How many fidgets in a pretty much: A critique of behavior rating scales for identifying students with ADHD

Robert Reid, John W. Maag

Research output: Contribution to journalArticle

51 Scopus citations

Abstract

The school psychologist's role and responsibilities for meeting the needs of students with Attention-Deficit Hyperactivity Disorder (ADHD) have been expanding in recent years. Students with this disorder present refractory problems that may involve the school psychologist in the assessment and diagnosis of ADHD. Rating scales commonly are used, sometimes in conjunction with other techniques, for assessing and diagnosing ADHD. They often are presented as an objective way to quantify the severity of a child's behavior in comparison with a normative standard. Because rating scales have become such an integral component in the identification of children with ADHD, school psychologists should understand the limitations associated with this methodology. In this article we first describe behavior rating scales and difficulties in the use of cutoff scores to identify students as ADHD. Second, we describe how problems with interobserver agreement hamper the validity of rating scales and the subsequent conclusions that can be drawn about students' behavior. Finally, we present recommendations for obtaining more reliable and valid information from rating scales.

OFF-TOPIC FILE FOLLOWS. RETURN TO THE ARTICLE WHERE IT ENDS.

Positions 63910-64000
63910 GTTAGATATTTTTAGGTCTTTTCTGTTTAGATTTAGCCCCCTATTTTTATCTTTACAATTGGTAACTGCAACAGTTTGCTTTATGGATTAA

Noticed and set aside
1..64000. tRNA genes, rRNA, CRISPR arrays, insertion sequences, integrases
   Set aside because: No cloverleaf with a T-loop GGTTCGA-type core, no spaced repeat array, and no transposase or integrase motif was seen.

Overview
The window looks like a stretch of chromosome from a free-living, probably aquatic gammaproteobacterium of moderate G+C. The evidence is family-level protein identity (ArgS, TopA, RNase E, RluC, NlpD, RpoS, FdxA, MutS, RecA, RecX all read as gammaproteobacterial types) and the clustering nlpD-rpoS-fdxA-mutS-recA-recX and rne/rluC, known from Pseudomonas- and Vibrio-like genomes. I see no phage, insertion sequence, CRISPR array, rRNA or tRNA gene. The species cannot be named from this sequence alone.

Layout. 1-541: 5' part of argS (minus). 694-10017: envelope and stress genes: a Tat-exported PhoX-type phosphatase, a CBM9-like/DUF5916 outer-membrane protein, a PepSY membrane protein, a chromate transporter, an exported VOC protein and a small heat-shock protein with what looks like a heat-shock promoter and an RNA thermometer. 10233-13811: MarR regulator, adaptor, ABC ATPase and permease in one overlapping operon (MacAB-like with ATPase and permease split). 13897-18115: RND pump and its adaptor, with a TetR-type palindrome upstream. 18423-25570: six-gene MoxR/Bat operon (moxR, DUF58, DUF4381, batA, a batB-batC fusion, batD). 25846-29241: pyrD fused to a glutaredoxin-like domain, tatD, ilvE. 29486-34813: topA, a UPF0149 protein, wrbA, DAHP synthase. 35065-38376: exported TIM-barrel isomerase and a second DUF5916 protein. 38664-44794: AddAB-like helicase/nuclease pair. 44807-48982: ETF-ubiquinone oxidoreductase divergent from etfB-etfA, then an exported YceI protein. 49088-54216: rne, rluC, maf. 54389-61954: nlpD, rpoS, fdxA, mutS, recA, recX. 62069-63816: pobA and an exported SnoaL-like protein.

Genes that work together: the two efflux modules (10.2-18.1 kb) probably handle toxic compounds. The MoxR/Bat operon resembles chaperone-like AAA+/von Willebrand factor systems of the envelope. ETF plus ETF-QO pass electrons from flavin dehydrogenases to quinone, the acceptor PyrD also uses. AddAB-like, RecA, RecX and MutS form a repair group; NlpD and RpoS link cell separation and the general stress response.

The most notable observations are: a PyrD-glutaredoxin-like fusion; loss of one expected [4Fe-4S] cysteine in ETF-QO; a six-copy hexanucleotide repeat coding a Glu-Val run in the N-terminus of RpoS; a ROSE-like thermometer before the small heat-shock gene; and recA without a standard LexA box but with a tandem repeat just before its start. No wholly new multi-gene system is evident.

Original languageEnglish (US)
Pages (from-to)339-354
Number of pages16
JournalJournal of School Psychology
Volume32
Issue number4
DOIs
StatePublished - 1994

Keywords

  • Assessment
  • Attention disorders
  • Behavioral rating scales

ASJC Scopus subject areas

  • Education
  • Developmental and Educational Psychology

Fingerprint Dive into the research topics of 'How many fidgets in a pretty much: A critique of behavior rating scales for identifying students with ADHD'. Together they form a unique fingerprint.

  • Cite this